Mazlan has an affinity for insightful facts that he loves to share with others.
Most of us have trouble removing stains from our clothes. However, if you take action immediately, they can be easy to remove. The longer you let the stain be, the tougher it will be to remove, so it is important to act quickly.
When trying to get it off, blot gently. Do not rub the stain, as doing so will only make matters worse—especially if you do so with hot water. Once that you know how to handle and remove stains from fabric, doing the laundry should no longer be a tedious chore. You can still look good without having to buy new clothes!
Methods for Removing Stains
- Don't Use Hot Water
- Try Milk to Remove Ink
- Try Saliva for Bloodstains
- Use Detergent Soaks for Tea Stains
- Act Quickly to Remove Curry
- Soak Jam Stains in Borax
- How to Remove Fruit, Tomato, and Spaghetti Stains
- Use Glycerin for Grass
- Try Vaseline for Lipstick
- How to Remove Deodorant Stains
- Use Vinegar for Urine
- Remember Nail Polish Remover
- How to Remove Paint Stains
Don't Use Hot Water to Remove Stains
Remember to treat the offending stain first before you put your clothes in the washing machine. Stains set with hot water are difficult, if not impossible, to remove. If stain remains after washing, you'll have to wash it again. If it doesn't come off in the wash, the heat from the dryer can set the stains, making them a permanent part of your clothes' designs!
Use Milk to Get the Ink Out of Your Clothes
If you get a stain from the ink of a fountain pen, soak the affected part of your clothes in milk, and then wash the clothes as usual.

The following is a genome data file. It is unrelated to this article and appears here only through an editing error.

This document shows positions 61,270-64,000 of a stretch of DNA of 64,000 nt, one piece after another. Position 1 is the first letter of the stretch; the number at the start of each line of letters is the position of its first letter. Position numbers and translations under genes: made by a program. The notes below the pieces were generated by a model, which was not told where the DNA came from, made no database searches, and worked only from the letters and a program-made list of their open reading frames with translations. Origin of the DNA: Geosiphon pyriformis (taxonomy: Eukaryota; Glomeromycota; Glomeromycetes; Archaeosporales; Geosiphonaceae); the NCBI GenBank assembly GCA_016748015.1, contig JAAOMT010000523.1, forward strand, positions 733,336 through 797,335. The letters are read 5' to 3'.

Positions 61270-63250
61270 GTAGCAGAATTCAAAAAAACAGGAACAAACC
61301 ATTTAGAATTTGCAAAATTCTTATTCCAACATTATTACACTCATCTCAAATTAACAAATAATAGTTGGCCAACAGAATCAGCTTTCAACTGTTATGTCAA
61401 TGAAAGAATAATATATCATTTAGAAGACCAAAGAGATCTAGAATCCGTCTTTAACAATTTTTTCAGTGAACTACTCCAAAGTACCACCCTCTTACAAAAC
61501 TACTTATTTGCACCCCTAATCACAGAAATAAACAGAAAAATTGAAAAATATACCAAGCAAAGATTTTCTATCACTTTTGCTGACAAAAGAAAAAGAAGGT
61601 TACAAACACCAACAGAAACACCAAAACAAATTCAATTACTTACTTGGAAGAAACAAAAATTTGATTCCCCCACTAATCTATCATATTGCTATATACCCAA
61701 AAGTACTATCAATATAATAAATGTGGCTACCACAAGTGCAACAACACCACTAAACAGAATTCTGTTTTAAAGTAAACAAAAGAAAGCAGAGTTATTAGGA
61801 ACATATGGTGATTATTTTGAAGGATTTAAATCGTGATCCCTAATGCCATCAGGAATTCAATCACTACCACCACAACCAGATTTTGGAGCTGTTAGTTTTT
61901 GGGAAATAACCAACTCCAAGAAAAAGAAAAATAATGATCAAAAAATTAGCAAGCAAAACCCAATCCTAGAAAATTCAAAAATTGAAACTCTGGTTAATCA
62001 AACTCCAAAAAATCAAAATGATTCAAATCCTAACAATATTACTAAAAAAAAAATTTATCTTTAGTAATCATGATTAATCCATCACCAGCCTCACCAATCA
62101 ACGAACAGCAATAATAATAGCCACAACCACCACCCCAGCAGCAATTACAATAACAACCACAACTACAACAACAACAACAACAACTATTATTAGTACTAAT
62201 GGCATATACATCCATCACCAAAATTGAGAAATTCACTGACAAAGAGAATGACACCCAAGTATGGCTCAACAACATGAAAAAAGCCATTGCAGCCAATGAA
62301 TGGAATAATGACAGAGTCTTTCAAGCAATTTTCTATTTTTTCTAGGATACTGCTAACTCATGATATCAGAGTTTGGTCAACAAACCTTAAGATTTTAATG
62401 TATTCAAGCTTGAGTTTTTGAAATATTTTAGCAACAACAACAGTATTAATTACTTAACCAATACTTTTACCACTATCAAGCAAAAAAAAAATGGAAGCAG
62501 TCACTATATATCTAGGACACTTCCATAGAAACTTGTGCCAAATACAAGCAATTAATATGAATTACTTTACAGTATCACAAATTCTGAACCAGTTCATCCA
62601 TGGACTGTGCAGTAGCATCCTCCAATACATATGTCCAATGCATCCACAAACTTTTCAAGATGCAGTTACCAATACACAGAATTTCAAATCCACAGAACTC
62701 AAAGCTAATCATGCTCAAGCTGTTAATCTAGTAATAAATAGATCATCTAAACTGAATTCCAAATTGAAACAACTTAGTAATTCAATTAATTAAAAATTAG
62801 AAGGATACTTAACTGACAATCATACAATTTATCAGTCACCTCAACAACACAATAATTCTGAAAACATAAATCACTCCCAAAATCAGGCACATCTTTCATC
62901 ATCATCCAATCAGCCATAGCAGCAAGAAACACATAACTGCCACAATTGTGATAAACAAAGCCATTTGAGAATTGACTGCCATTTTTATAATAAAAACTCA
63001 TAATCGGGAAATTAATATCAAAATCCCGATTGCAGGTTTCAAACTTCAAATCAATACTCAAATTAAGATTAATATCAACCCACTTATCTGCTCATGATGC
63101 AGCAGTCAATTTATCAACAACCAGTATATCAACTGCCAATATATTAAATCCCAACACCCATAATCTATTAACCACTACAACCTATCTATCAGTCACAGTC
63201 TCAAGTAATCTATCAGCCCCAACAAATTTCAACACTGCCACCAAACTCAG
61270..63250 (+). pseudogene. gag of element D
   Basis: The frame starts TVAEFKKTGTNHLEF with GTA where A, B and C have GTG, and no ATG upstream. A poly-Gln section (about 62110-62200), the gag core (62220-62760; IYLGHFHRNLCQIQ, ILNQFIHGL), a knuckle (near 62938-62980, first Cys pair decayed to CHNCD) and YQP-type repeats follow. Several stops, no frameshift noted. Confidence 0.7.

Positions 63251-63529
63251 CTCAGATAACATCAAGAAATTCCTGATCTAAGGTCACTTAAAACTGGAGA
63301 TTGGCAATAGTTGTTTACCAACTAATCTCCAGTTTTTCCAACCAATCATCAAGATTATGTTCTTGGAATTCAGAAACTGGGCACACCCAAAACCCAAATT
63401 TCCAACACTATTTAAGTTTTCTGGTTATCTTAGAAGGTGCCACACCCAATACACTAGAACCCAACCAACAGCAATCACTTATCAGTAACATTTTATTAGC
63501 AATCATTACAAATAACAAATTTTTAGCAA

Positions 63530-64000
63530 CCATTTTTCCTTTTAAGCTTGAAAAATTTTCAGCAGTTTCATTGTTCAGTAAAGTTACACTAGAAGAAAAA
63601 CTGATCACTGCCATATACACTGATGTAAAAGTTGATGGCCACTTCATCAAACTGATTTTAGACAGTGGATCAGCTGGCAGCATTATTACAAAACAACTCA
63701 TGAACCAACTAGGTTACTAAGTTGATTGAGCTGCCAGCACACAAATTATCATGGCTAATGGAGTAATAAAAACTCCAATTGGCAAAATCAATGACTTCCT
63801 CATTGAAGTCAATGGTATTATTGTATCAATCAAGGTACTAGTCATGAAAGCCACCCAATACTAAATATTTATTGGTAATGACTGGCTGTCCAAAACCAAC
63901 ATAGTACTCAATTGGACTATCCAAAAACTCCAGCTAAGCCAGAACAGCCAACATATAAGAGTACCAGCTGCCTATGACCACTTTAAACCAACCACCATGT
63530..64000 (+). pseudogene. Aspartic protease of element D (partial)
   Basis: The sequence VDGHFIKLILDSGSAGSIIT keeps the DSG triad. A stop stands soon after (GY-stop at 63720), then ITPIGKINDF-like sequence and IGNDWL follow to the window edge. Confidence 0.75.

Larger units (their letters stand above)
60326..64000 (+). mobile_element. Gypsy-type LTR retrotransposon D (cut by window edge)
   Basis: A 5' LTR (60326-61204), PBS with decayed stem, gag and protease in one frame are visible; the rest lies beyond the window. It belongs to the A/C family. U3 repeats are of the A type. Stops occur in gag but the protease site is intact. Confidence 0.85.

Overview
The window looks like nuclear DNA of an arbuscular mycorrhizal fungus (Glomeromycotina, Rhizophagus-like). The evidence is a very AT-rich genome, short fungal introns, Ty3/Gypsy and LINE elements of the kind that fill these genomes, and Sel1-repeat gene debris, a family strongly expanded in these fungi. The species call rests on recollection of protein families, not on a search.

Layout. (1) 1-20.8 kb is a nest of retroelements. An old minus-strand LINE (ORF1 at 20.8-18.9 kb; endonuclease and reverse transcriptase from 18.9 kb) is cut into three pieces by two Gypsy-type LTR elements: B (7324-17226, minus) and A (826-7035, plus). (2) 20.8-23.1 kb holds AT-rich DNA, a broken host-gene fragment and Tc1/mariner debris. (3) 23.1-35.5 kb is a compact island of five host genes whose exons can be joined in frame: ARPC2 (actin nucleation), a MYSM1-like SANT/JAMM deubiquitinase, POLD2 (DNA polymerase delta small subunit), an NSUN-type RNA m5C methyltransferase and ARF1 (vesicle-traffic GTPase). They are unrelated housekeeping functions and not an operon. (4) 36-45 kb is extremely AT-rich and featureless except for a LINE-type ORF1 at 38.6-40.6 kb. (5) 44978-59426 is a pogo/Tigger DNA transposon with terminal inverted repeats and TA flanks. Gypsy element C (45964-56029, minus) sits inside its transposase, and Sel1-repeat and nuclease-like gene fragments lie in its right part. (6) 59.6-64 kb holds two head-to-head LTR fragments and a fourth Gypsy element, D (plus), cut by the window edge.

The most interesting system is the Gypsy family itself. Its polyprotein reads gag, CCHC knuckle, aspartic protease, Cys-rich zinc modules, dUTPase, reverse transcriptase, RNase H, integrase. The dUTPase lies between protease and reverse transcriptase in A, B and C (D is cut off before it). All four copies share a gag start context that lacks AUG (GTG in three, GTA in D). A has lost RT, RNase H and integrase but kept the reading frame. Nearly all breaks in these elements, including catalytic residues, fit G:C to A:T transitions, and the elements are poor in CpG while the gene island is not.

For ballpoint pen and felt-tip market stains, dissolve stain in methylated spirit. Use a clean cotton bud to avoid transferring the ink mark. Follow up with a normal wash.
If you get a stain from a marking pen or Indian ink, try using WD-40. Spray WD-40 onto the stain. Then wrap it with plastic food wrap and set aside for five minutes. Add a few drops of liquid detergent to a bowl of warm water and use this mixture to "sponge" the stain.
Saliva Can Help Remove a Small Blood Stain
It's easy to remove a small spot of blood from your clothes if you do it immediately. Make a tiny ball out of cotton thread, chew it, and then use it to sponge the spot of blood. The saliva in the cotton thread will dissolve the blood.
If the stain is bigger, soak the spot in the cold, salty water. Keep rinsing with more salty water until the water runs clear. Then, wash as usual.
For old and stubborn blood stains, soak the clothes overnight in a solution of biological washing powder and then wash as usual. Do not use hot water.
Use a Detergent Soak to Get Rid of Tea Stains
You can remove light tea stains by soaking the clothes in detergent. If the stain is stubborn, sponge it with a solution of one pint of warm water mixed with one tablespoon of borax, or two tablespoons of household ammonia. You can follow similar steps if you have a fresh coffee or hot cocoa stain.
Act Quickly to Remove Curry Stains
Curry, especially curry oil, must be removed immediately. Sprinkle talcum powder over the stain to soak up some of the oil. Shake off the powder and then soak it in a solution of water and borax.
Get the Jam Off of Your Kids' Clothes
If your kids love to rub jam all over their clothes, don't worry! Just soak the clothes in a warm borax solution and then wash as usual.
Remove Fruit, Tomato Sauce, and Spaghetti Sauce Stains
Take immediate action to remove stains from fruit such as beetroot, tomato, and spaghetti sauce stains. For strong materials like washable linen and cotton, put the affected material in a basin and pour boiling water directly onto the stain.
For delicate fabrics, wash the item of clothing in cold water first. Then, rub glycerin into the stain and leave for an hour or so to lift the stain off of the affected area. Wash out with detergent and warm water
Treat non-washable materials carefully in order not to spread the stain. Soak in glycerin for several hours and then sponge with liquid detergent and water.
Use Glycerin or Methylated Spirit to Remove Grass Stains
If you get grass stains from working in the garden, or if your kids get them from playing in the field, you know how tough it is to remove them. Next time you have this problem, try one of the following methods.